It can be. It’s important that people do build on their strengths to take the next steps to develop themselves. Talking to women in the tech team often do see in themselves the greater ability to those relationships and help the team to collaborate than they see amongst the rest of the team. They feel like, “Someone has to do this job, so it’s important for me to step up and do it.” I think that there is that greater skill, but of course, everybody is different. What’s important is that we can recognize strengths based on what that person’s saying, doing, and what we hear from them rather than judging based on expectations due to their gender.

We’ve talked about how the architect is at the top of the hierarchy and perhaps, IT trainers or service desk at the bottom of the hierarchy. Not that I believe that, but that’s what the technology society feels that. What can the employers do differently to try and balance that out?

There are a few things. Firstly, it’s about giving everybody the opportunity to progress in their careers and breaking this pattern that I keep seeing where the women or the people in the ethnic minority groups saying, “We want to move into this particular area, but we can’t get there.” It’s making sure that there are opportunities for people to develop and move sideways into different roles. It’s important for that mobility between these hidden parts of the hierarchy. It’s also important to be reviewing pay scales and pay structures in terms of the pay gap, what is fair pay within each of the different roles, and making sure that that is equitable by gender so that within the different roles, there’s equal pay for the work that’s been carried out.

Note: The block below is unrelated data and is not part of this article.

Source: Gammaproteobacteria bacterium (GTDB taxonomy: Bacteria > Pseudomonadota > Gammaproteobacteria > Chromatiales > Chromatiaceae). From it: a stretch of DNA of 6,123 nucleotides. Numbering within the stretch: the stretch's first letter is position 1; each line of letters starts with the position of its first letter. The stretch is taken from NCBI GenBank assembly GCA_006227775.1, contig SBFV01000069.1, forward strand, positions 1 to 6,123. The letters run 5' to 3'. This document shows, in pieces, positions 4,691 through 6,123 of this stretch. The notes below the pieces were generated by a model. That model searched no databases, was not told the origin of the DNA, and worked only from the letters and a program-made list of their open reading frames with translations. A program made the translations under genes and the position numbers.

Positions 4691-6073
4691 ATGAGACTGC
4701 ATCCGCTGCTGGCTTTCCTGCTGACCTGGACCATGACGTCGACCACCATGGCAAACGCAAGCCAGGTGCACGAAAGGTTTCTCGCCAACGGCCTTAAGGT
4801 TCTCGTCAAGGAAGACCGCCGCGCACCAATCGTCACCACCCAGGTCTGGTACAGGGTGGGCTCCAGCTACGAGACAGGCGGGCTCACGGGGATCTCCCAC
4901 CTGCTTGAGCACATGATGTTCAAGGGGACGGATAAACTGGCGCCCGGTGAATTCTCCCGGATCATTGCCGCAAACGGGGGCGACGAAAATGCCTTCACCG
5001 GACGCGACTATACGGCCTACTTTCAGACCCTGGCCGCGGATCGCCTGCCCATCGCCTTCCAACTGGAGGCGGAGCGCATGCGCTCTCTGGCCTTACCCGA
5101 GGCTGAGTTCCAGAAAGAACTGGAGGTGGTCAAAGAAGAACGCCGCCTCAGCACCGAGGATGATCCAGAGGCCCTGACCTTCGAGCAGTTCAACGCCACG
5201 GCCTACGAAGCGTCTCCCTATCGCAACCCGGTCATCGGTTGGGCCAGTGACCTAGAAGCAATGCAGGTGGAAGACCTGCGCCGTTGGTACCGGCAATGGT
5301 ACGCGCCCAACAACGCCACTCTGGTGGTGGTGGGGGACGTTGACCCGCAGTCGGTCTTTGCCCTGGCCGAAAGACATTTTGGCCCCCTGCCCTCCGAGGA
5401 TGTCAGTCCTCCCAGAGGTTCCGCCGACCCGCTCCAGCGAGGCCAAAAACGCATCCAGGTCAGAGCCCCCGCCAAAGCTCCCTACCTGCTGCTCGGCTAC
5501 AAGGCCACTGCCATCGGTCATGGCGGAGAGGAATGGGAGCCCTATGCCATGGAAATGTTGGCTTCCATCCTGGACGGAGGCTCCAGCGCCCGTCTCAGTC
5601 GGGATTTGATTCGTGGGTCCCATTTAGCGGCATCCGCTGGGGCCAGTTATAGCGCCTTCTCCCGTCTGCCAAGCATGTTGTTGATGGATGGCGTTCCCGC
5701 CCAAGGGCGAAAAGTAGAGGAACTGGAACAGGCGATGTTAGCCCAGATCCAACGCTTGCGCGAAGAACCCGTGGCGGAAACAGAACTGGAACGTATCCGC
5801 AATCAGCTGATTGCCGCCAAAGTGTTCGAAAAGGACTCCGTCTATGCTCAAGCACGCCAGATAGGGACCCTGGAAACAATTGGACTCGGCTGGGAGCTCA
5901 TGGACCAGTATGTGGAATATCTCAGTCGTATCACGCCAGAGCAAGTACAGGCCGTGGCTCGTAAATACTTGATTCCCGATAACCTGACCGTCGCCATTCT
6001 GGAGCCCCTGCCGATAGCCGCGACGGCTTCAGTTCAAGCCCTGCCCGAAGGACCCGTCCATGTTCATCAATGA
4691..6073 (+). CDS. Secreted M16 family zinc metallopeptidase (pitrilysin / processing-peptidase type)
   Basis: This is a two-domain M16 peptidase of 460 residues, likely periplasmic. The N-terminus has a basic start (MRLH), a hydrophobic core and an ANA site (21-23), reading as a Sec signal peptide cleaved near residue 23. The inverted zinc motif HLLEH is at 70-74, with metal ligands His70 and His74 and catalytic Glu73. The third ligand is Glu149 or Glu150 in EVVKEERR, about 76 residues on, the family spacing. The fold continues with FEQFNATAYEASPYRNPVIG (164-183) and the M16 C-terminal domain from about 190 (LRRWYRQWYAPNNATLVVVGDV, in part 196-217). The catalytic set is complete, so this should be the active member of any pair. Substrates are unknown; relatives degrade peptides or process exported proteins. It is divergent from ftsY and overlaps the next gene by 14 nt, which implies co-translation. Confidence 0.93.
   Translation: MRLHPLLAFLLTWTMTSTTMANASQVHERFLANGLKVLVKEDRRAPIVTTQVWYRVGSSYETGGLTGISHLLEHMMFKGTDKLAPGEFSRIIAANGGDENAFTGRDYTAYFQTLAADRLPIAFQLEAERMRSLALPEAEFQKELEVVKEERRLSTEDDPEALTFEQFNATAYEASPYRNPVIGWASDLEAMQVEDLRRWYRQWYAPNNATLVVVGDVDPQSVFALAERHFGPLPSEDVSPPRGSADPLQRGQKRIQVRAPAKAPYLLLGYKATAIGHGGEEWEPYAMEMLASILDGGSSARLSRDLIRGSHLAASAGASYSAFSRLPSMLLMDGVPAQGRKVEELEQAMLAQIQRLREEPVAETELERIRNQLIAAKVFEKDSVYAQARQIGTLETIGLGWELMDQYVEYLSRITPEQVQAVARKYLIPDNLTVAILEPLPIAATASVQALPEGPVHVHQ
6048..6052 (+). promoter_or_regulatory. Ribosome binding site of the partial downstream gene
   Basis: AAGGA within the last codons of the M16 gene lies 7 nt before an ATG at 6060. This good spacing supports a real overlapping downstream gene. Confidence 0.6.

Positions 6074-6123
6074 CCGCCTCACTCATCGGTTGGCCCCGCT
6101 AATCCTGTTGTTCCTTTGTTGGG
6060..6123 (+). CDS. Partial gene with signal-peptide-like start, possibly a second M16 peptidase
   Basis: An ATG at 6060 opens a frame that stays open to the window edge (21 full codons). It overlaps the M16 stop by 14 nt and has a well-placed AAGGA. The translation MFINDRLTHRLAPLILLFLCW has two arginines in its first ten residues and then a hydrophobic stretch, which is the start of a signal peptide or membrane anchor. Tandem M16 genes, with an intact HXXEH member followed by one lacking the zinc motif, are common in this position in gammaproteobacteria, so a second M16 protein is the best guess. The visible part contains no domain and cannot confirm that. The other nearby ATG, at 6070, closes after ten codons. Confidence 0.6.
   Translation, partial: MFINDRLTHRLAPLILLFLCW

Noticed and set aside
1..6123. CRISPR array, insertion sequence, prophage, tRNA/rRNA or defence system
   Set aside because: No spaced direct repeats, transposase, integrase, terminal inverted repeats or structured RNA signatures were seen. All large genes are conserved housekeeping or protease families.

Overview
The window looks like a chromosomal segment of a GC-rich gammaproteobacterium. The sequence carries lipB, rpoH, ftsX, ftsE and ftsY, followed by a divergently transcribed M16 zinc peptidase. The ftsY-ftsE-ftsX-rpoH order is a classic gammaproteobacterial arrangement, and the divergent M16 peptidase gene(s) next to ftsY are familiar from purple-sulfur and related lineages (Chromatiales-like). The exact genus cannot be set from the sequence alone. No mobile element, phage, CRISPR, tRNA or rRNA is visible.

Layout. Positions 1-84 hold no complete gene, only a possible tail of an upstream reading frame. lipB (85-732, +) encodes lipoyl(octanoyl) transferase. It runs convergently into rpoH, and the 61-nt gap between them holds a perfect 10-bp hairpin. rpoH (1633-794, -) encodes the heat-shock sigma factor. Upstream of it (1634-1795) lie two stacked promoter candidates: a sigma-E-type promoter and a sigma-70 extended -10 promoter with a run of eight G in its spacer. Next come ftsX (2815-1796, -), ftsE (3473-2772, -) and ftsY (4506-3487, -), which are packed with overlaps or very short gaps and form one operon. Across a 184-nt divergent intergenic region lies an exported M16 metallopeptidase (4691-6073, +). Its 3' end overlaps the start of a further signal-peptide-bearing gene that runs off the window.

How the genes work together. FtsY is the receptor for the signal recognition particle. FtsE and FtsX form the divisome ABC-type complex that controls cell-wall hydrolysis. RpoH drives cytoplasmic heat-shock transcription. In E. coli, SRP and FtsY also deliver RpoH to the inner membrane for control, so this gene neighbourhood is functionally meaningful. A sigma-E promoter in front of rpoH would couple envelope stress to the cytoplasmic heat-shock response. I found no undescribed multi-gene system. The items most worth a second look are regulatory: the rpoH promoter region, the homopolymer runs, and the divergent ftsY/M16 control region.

Status expectation starts aligning between what you see in the roles you’ve got in the world.

That’s something I noticed looking at an organization where the more technical roles were on a higher pay scale than the less technical roles, but the less technical roles were in some arguably more important and delivered more value to the business. It is about getting that equity across work that’s of the same value.

It’s interesting how work does get valued. There has been research that showed that for some fields, when more women enter those fields, it’s got the impact of de-valuing that particular piece of work because somehow, it’s not seen as such high status anymore. The organization is questioning what the value is coming from work and being sure to value equally things that are delivering that equal pay too.

It’s a tricky one because you want everybody to be doing the work that they’re good at, they enjoy, and get the most joy, but equally, you don’t want it to be that they’re excluded from a particular type of work because of the colour their skin, their gender, age, or anything. We’ve talked about network architects being at the top of the hierarchy. What is the best way for people to get that sideways move into that type of role or to go from testing to developing, for example?

A lot of the work that I’ve been doing is with agile teams who are self-organizing teams. Their team are empowered to make the decisions about how they do the work and break down the work to solve a particular challenge that their customer has got. Something that I advocate for is to be able to listen to people regardless of the formal job title they have. Everyone has got something to contribute into that understanding of the customer’s needs and turning that into what the solution will be. There’s great scope within agile teams for people to develop flexibility in the type of work they’re doing and to develop skills that are maybe adjacent to what they’ve started off with.